Getting rid of the negative credit report information and catching up on past due bills is the best way to start rebuilding bad credit. To increase your score to a level high enough to get approved for credit card and loans and qualify for better interest rates, you will have to go beyond these initial steps.
You will have to prove to new creditors and lenders that you can handle credit responsibly and won’t default on new applications if you are approved. Getting started rebuilding your credit might be difficult, but once you build momentum, you will be coasting your way to a good credit score, according to www.thebalance.com.
Start by getting new credit accounts
If bad credit has left you without any credit cards, you will have to get at least one new account. Many people swear off credit cards after bad credit, fearing that new credit cards will only get them into trouble again. However, avoiding credit card makes it more difficult to rebuild your credit. Using a credit card the right way will help you establish a positive payment history and put you on track to building a better credit score.
Having a low credit score makes it hard to get approved for a credit card from a major bank. Fortunately, you still have some options even with poor credit.
Don’t apply for too many credit cards at once. Each application affects your credit score, making it harder to get approved for another account.
While you are on the hunt for a new credit card, watch out for credit cards that prey on people with bad credit. These credit cards often have high interest rates and extremely high fees that make credit unaffordable. A lot of people find themselves right back in debt with damaged credit after trying to rebuild with one of these types of credit cards.
You should also avoid prepaid credit cards as a means to rebuild bad credit. While you can get a prepaid credit card regardless of your credit history, they don’t report to credit bureau — because they are not credit cards. No matter how responsible you are, using a prepaid card won’t help your credit.
It is important to deal with denials in the right way. If your credit card application is denied, don’t keep applying for credit cards. Instead, wait to get the letter in the mail that tells you the specific reasons you were denied. Your being turned down may have nothing to do with your credit score but could be related to another factor, like your income.
Build better credit habits
As the saying goes, “If you do what you always did, you will get what you always got.” To build new credit, you must replace your credit-damaging spending habits with some new, better ones. Otherwise, you will end up back where you have worked so hard to get away from.
Gone are the days of charging things you can’t afford, paying just the minimum, and skipping credit card payments. Improving your credit score means staying well below your credit limit and paying your credit card bills on time, preferably in full.
Remember, your old bad habits led to bad credit. Improve your spending habits and you will improve your credit score.
Pay everything on time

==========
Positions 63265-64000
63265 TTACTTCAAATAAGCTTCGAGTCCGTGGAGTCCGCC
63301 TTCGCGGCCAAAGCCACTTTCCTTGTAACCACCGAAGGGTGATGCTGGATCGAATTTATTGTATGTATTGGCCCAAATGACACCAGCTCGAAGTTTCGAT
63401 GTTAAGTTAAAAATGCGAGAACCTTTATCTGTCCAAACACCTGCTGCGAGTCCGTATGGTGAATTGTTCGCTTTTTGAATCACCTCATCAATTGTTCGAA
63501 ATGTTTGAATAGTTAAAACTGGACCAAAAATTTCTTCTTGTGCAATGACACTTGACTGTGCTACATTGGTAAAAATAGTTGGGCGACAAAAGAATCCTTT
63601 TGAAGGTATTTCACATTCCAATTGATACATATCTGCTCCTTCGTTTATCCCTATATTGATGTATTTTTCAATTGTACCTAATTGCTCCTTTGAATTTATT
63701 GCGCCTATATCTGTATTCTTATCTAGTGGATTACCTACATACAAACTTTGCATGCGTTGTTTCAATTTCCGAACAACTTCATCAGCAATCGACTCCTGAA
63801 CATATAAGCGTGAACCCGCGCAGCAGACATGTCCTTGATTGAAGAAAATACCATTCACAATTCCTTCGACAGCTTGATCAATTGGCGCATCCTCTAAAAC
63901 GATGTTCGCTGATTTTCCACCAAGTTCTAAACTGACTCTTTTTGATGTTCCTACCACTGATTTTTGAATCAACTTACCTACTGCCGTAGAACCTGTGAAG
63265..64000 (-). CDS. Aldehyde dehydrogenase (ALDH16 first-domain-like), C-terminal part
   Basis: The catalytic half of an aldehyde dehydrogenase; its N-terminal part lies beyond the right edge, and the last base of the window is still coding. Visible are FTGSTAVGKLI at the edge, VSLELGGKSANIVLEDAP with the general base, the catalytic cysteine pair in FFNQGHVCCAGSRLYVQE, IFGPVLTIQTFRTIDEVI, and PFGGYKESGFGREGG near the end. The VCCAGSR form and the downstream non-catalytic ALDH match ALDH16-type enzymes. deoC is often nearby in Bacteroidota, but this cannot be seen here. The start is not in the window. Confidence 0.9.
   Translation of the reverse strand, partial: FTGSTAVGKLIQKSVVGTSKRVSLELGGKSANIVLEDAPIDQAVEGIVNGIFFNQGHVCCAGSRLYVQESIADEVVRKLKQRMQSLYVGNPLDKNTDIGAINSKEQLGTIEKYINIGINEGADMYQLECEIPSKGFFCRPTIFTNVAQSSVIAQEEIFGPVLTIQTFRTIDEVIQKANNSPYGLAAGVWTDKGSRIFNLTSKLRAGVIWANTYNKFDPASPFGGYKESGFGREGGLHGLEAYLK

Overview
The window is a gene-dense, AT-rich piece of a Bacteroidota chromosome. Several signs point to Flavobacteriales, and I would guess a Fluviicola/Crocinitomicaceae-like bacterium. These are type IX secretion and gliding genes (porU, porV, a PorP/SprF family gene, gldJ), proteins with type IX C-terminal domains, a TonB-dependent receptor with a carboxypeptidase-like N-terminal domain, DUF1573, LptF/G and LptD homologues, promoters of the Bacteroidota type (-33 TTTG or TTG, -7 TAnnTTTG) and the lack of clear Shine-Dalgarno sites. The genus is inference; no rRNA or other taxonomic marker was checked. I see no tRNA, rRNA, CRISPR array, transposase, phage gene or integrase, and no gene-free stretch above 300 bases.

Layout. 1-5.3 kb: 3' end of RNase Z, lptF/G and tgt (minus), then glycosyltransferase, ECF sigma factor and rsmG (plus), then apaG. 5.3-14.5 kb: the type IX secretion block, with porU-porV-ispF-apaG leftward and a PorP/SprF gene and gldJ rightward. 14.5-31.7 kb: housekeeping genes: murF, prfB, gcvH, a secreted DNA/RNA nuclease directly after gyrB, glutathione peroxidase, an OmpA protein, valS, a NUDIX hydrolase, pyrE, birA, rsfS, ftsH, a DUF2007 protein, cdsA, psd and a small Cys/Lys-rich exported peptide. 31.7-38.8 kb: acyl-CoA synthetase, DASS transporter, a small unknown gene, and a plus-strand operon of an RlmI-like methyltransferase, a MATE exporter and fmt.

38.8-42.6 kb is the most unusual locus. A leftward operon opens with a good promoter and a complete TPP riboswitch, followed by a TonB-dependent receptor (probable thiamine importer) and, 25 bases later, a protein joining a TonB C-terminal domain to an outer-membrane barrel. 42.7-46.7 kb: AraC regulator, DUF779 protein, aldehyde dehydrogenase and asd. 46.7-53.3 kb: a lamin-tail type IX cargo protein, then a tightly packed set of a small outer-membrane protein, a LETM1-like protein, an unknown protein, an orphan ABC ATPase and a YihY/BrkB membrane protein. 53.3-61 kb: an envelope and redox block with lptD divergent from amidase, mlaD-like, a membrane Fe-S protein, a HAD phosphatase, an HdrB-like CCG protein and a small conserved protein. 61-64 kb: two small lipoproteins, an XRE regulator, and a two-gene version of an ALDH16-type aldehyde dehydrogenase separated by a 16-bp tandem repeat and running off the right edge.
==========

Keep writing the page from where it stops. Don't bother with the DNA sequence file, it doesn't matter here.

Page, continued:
Payment history is the most important factor for rebuilding your credit. Even if a payment is not regularly listed on your credit report, it can eventually wind up there if you fall behind on payments. Avoid delinquencies on any accounts, even small ones like library fines, school lunch, and medical bills. More businesses are using collection agencies to follow up on their unpaid customer accounts. If one of your accounts goes to collections, it gets reported to the credit bureau and will stay on your credit report for years. It will ruin all the progress you have made so far.
Replace bad credit with good credit
If practice really does make you perfect, the next step is to put your good credit habits into practice. Your bad credit won’t improve until you show your creditors that you have what it takes to build a good score. That means charging only what you can afford and paying your bill on time each month. During this rebuilding period, don’t take on too many credit cards because it can get hard to manage your balances and payments. One or two credit cards,are plenty to get you started.
How to get a credit card with bad credit
People with bad credit—usually have the fewest options for credit cards. That is because few credit card issuers want to take the risk of extending a credit limit they may not get paid for. The lower your credit score, the harder it will be to get approved for a credit card—but it is not completely hopeless. There are options out there for those with bad credit.
Know your credit score
You probably know you have bad credit because you have previously applied for a credit card, loan, or other credit-based service and have been denied.
Avoid applying for credit cards aimed for people with high credit scores just to see if you can get approved. You are very likely to be denied and the additional applications can damage your credit score even more.
You can typically tell a credit card is aimed at someone with excellent credit by the benefits it provides. Credit cards with excellent rewards, low APRs, and promotional interest rates are almost always aimed at consumers with excellent credit. Applicants with poor credit scores are usually denied.
Beware of fee harvester, or subprime credit cards, that charge high upfront fees that take up most of your credit limit.
Don’t expect this temporary credit card situation to be perfect. Credit cards for people with bad credit don’t have the most attractive credit card terms. Security deposits, annual fees, high interest rates, and low credit limits are among the features you may have to deal with, but just for a short time.